The RSPCA have announced Michael Gove as their Politician of the Year in the RSPCA Honours Awards – despite the politician increasing badger culls around the UK since becoming Secretary of State for DEFRA (Department for Environmental, Food & Rural Affairs).
The charity announced their decision on Twitter, and faced backlash from the public for their choice. The RSPCA are renowned for their misguided judgements, which often don’t align with their status as an animal welfare charity. Notably, the RSPCA Assured logo is branded gleefully on meat and eggs, regardless of the practice that these animals are unnecessarily being killed for food – surely, that’s something an animal welfare charity would be against?
The RSPCA do look out for animals, but they are known for having a moral compass that is slightly off kilter. They offer help and support for some animals, and for some people, but penalise others who are doing their best to look after animals. Their decisions in some cases are up for debate, especially when there are animal welfare charities doing more work that isn’t hypocritical of their core values – to ensure the best wellbeing of animals.
Does he deserve to be honoured in their awards?
The decision to make Michael Gove their Politician of the Year is yet another example to add to their string of contradictory choices, and when Twitter uses argued this, the charity explained their stance on the badger cull that is happening around the UK.
One reply to a member of the public read: “I’m sorry you feel that way. We appreciate your concerns – we’ve been campaigning against the badger cull for years and continue to do so. Michael Gove has taken huge strides forward for animal welfare, and we look forward to seeing how else we can improve animal welfare together.” By selecting Michael Gove as their Politician of the Year, it could be seen as them contradicting their view on the badger culls, seeing as they actively support the politician who is enforcing them.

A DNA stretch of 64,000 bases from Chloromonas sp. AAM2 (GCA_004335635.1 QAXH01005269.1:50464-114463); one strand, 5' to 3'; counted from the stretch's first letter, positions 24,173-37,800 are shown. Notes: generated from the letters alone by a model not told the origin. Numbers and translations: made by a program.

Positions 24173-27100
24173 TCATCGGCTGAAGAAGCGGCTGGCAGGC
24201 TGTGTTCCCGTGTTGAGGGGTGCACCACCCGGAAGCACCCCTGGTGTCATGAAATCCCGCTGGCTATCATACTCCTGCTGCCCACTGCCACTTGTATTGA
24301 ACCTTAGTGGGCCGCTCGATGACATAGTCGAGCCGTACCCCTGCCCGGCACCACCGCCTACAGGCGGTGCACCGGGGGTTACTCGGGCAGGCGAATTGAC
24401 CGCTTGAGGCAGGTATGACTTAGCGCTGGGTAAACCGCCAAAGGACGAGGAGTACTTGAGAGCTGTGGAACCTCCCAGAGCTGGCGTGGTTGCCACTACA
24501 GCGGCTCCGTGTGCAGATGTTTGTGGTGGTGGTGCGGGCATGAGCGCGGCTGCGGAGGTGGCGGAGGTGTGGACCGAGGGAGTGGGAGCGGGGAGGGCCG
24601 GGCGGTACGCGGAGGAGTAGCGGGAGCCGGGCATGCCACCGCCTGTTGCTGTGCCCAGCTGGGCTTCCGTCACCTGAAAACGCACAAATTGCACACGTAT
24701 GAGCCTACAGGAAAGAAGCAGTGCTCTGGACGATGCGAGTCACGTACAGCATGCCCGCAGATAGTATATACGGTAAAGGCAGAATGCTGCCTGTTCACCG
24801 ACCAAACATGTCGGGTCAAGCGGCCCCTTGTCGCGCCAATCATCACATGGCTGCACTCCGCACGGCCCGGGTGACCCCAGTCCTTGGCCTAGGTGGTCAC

Badger culls are opposed by many in the UK due to how ineffective the practice is, as bovine TB is still rife in the countryside where the inhumane culls are taking place. In March this year, the Dorset Wildlife Trust commented on the cull, saying: “We all want to see a solution to bovine TB, but badger culling is not the answer.
“We want the government to instead prioritise work on vaccines for cattle and also for badgers, as well as on improving testing and supporting landowners to improve on farm bio-security.”
In 2017, 19,274 badgers were killed, a significant increase from 10,886 in 2016. In May 2018, the government introduced a scheme whereby farmers are allowed to kill badgers, getting £50 per badger. This disgusting practice needs to end, as not only is it unnecessary and inconclusive to preventing the spread of bovine TB, but it is also a waste of public money.
Dominic Dyer, head of the Badger Trust, said: “Gove is embarking on the most expensive and widespread slaughter of a protected species in memory. By 2020, 100,000 badgers will have been slaughtered across England Wales at a cost to taxpayers of £100m.”
If you’re a UK resident, you can sign the petition here which is opposing the badger culls around the UK. There are several organisations around the UK, such as the League Against Cruel Sports who are working to end the badger culls and demand data from previous culls.